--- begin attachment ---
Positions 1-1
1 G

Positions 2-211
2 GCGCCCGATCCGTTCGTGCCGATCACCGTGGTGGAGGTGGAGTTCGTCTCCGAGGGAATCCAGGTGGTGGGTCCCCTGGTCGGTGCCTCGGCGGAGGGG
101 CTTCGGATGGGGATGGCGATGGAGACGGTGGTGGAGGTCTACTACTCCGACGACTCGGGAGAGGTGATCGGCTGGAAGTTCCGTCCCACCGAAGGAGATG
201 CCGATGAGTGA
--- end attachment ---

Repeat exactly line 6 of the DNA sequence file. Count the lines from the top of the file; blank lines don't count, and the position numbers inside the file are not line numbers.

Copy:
201 CCGATGAGTGA